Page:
Ruzizi is a small and luxurious eco-lodge located on the banks of Lake Ihema owned and operated by African Parks.  It has just nine tents which are set back from Ihema’s serene shores and hidden among swaying palms and fruiting fig trees.

The lodge was designed to blend in with its surroundings to ensure guests connect with nature. During construction, trees and vegetation were left undisturbed when possible. Some natural elements have been incorporated into the structure, and many of Ruzizi’s decorations and furniture were hand-crafted by local artisans and cooperatives.  The lodge is powered by solar energy and prides itself on being environmentally conscious.

Akagera National Park’s rolling highlands, savannah plains and swamp-fringed lakes make up the largest protected wetland in central Africa and the last remaining refuge for savannah-adapted animals and plants in Rwanda.  Activities at Ruzizi lodge include day and night game drives, boating, fishing, a fascinating ‘behind the scenes tour’ of the park headquarters and community cultural experiences.


The lodge is located in Akagera National Park in north eastern Rwanda bordering Tanzania.  Access is via a 2 hour road transfer to the lodge.


With just 9 tents Ruzizi is an intimate retreat with spectacular views of Lake Ihema. Each tent has a comfortable queen bed, an ensuite bathroom with hot and cold running water, a bathtub or outdoor shower, a dressing area. All of Ruzizi’s tents enjoy shaded verandas with campaign chairs, a tree-trunk table, and a hammock. Fall asleep to the chorus of singing hippo and frogs and wake to the sound of birds celebrating the sunrise.

The thatched main area houses the reception and dining area which has characterful Rwandan artwork and old black and white photo on the walls.  Wooden walkways lead to a stunning wooden deck that hangs over the lake with a central fire pit where you can enjoy your breakfast coffee, candlelit dinner or after dinner drinks under the stars.



Despite being a relatively small park Akagera is home to an impressive array of wildlife including a number of rare species such as the shoebill and sitatunga.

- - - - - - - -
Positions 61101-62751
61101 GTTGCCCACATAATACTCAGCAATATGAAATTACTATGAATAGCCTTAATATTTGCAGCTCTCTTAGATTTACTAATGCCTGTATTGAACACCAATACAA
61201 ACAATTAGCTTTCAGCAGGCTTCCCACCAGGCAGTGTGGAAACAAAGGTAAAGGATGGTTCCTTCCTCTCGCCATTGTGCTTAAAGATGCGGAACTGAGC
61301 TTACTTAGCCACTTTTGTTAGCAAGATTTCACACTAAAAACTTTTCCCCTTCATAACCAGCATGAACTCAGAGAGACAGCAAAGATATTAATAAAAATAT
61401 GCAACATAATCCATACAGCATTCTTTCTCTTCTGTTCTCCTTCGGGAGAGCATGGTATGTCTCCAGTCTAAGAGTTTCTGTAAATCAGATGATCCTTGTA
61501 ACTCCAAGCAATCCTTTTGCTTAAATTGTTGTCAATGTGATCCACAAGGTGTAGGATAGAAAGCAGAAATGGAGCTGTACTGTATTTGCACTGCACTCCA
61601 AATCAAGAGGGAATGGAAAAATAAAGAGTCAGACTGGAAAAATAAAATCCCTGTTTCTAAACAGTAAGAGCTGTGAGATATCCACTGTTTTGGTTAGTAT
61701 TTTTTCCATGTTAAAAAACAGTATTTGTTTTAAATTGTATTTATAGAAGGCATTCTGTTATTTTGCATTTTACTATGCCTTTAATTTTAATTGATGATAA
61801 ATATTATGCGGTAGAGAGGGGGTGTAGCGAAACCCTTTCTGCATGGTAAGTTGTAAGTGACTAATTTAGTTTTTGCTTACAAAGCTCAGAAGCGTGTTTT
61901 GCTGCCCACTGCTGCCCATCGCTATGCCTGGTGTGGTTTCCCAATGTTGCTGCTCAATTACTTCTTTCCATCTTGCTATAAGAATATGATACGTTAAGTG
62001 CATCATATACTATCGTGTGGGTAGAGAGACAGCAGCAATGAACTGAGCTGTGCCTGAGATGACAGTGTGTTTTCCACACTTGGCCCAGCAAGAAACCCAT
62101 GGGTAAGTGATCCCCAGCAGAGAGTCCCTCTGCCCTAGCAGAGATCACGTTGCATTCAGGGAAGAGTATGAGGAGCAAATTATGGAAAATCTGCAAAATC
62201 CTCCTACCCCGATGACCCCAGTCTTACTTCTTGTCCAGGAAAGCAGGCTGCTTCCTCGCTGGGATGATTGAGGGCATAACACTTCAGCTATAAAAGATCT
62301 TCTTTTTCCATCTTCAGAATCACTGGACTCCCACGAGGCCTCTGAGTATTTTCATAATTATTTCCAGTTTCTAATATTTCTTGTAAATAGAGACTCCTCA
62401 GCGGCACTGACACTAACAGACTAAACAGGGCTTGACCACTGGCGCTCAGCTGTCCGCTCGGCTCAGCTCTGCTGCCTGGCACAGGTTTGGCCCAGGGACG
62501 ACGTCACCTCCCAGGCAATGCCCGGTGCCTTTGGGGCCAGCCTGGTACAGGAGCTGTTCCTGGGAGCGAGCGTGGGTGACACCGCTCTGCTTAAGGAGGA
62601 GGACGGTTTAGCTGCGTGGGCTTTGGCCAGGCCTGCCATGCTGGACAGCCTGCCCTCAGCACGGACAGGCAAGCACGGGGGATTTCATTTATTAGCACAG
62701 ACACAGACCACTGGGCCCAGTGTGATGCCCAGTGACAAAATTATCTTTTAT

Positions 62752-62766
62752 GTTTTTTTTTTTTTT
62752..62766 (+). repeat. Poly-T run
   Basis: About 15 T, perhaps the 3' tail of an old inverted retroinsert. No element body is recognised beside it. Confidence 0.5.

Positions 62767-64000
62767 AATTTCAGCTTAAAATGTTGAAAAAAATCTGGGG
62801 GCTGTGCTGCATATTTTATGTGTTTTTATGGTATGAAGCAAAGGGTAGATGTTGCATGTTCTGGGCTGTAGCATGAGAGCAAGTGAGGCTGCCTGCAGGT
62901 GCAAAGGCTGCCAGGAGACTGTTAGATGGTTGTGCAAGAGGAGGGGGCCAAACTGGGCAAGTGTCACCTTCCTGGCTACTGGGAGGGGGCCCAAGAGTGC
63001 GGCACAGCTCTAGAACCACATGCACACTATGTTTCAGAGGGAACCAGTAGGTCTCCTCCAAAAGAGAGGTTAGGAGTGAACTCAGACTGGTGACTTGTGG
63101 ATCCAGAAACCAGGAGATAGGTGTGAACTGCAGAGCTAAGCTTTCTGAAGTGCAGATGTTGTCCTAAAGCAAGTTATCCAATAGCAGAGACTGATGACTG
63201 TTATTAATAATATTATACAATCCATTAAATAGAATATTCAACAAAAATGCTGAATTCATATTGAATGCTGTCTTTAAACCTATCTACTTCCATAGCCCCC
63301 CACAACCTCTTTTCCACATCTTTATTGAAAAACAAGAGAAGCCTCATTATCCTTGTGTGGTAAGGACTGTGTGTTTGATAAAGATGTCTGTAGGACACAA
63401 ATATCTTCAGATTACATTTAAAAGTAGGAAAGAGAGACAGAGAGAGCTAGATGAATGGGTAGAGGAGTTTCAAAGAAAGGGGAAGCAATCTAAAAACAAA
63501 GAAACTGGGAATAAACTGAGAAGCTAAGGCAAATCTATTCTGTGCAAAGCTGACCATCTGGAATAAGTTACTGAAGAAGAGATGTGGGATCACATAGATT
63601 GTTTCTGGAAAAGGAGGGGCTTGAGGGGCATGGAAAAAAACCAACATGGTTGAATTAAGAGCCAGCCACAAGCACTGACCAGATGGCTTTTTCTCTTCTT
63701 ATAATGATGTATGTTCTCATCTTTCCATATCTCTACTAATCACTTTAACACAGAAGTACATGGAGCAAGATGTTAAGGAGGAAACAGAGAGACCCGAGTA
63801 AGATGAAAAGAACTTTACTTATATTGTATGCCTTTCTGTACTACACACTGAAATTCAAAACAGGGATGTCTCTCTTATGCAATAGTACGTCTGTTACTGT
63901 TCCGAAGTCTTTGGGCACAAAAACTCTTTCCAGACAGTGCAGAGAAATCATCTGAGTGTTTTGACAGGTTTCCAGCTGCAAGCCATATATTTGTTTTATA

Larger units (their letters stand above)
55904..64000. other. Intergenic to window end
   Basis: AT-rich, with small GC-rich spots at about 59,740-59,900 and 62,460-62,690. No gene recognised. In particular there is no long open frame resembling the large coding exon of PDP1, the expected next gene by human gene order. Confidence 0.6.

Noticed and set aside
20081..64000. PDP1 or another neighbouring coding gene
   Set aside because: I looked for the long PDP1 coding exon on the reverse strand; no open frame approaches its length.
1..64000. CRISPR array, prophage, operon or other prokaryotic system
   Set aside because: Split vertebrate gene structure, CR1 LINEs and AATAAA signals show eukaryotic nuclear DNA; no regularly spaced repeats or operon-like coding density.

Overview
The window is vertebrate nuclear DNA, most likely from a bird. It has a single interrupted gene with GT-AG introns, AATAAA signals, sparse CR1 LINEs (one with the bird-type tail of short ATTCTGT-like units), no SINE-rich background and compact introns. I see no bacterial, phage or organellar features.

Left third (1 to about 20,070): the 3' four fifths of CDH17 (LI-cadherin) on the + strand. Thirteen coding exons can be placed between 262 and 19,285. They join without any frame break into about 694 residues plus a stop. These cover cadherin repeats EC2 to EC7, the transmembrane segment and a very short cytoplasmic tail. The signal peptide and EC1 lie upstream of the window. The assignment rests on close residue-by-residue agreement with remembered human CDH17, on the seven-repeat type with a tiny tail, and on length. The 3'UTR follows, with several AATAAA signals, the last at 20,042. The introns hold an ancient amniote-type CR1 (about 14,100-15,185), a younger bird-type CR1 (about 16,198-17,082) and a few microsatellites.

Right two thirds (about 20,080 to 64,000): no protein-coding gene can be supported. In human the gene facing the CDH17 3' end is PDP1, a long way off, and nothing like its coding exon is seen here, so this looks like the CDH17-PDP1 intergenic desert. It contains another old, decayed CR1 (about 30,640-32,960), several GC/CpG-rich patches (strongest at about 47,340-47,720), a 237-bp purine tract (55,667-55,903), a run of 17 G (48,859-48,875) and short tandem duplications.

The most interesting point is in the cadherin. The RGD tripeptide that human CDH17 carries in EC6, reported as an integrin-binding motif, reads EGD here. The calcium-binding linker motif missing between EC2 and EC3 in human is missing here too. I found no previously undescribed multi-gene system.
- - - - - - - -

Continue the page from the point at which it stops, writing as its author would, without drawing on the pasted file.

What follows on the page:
Since African Parks assumed management of Akagera with the Rwanda Development Board and established the Akagera Management Company (AMC) in 2010, the partnership has led to several flagship projects, including the reintroduction of lions after a 20-year absence, and plans are now in place to reintroduce black rhino.

Following lion and rhino reintroductions, Akagera officially became a Big Five park in May 2017. It now boasts lion, leopard, elephant, rhino, and buffalo, as well as zebra, giraffe, and hundreds of bird species. Wildlife populations are thriving due to effective law enforcement and successful conflict-mitigation with surrounding communities; and poaching within the park has reached an all-time low. Of the primate family, olive baboons and vervet monkeys are common sights in Akagera. Far rarer is the secretive blue monkey that, until a few years ago, was believed to be extinct in Akagera.

Herbivores: Elephant, rhino, giraffe, and hippopotamus are the largest mammals found in the park. They join several naturally-occurring large plains game species, including buffalo, topi, zebra, defassa waterbuck, the secretive roan antelope, and the statuesque eland. Smaller herbivores include duiker, oribi, bohor reedbuck, klipspringer, bushbuck, and impala.

Over 400 bird species have been documented in the park. Akagera is an important ornithological site, with rarities such as the shoebill and papyrus gonolek – both restricted to papyrus swamps – as well as the localised red-faced barbet and the swamp flycatcher.

Game Drives – explore the area around camp and really get to know the wildlife of Akagera with your experienced guide.

Night Drives – guided night drives that commence at sunset are a fantastic way to cap off your day in the park. Night drives offer the best chance of seeing nocturnal wildlife, from lions to leopards which are among the most sought-after sightings. Night drives are operated by the park’s safari vehicle which can accommodate up seven guests.